Schulz thought, and rightfully so, that the Bible is for everyone and it was not inappropriate to do this.  He had, in fact, used many Bible verses and references in the strip already.  This was not new territory for him.

The next problem was casting the show.  It had been the general policy of animation to use adult character actors to voice cartoons.  Schulz did not want this either.  He believed children’s voices should speak children’s lines and so a cast of young children were used.  The only professional child actors used were Peter Robbins, the voice of Charlie Brown and Eric Shea the voice of Linus.  The other children used were literally kids from the neighborhood.  Some of the children were so young they were unable to read so their lines had to be fed to them one at a time.

There was, however, one adult voice used.  The animator Bill Melendez made some odd sounds for snoopy.  What he didn’t realize was that those sounds were so good that he would be the only person to play a character throughout all of the Charlie Brown specials history including the recent film that opened in November of 2015.

The children were cast the animation complete all that was left was the score.  This task was given to Jazz Composer Vince Guraldi who would score many of the following Peanuts specials.  His instrumental background for the kids dancing scene known as Linus and Lucy is frequently played on radio stations as a Christmas song.  The opening song, Christmas Time Is Here is also a well played standard for the holiday season and continues to be recorded by various artists.  Originally Christmas Time is Here had no lyrics but it was decided that there should be lyrics for the opening scenes.  The task of writing the lyrics was given to the producer Bill Mendelson and though he had never written a song. He ended up writing one that will not soon be forgotten.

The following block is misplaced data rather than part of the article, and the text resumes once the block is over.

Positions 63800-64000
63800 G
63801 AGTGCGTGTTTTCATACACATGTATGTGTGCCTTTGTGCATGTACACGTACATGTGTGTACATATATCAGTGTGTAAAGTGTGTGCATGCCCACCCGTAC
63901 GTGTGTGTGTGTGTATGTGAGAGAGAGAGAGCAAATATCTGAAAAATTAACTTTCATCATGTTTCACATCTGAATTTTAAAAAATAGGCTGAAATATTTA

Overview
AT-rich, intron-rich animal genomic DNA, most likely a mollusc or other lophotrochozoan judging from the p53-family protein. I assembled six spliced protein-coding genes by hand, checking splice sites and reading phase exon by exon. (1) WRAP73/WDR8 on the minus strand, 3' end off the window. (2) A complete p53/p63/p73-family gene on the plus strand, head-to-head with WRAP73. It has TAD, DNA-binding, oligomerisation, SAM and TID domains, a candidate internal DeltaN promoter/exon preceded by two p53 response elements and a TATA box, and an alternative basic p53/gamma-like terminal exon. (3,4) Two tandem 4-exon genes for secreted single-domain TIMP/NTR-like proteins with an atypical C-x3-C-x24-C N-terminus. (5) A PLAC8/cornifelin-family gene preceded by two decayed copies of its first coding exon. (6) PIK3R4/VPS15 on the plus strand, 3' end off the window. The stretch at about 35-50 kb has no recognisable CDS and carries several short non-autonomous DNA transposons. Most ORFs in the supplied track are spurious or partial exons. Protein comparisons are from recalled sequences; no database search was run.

It takes 12 cells a second to animate characters.  That’s twelve separate drawings per second for a total of 13,000 cells to make A Charlie Brown Christmas come to life.  Always remember this team of people had about six months to complete the task and complete it they did.

The show was finished and sent to CBS and Coca Cola for final approval.  Neither the network nor the sponsor was thrilled with the final product.  The problem was they could not just allow the show go unaired as it had already been scheduled for public viewing.  In other words Charlie Brown was coning to television and it was too late to stop it.

The network needn’t have worried.  A Charlie Brown Christmas was aired at 7:30 on CBS and garnered a 49% share of the ratings.  In other words during that half hour almost half of the nations television sets were tuned in to watch Charlie Brown.  It took the number two spot for the week and was second only to Bonanza which was very popular at the time.

A Charlie Brown Christmas also took home an Emmy award in 1966 as well as the Peabody award.  Lee Mendelson and Bill Melendez took 15 years of work home with them as they produced more Peanuts specials.

A Charlie Brown Christmas has not missed a single year being aired since 1965 and is considered to be the only Christmas special to have that honor.

For those who love trivia, there is a missing scene from the show that only aired once.  When the kids are skating all hand in hand in line together and Snoopy then whips them out, Charlie Brown is flung into a tree, but we never see where Linus ends up.  This is because Linus flung into a sign that read Coca Cola.

Fantastic Four Star Michael B. Jordan Addresses Casting Controversy

Fantastic_Four_Human_Torch(PCM) As a person of mixed race and as a member of a blended family, the controversy surrounding Michael B. Jordan’s casting in director Josh Tranks’s Fantastic Four reboot as Johnny Storm, aka The Human Torch, continues to baffle me.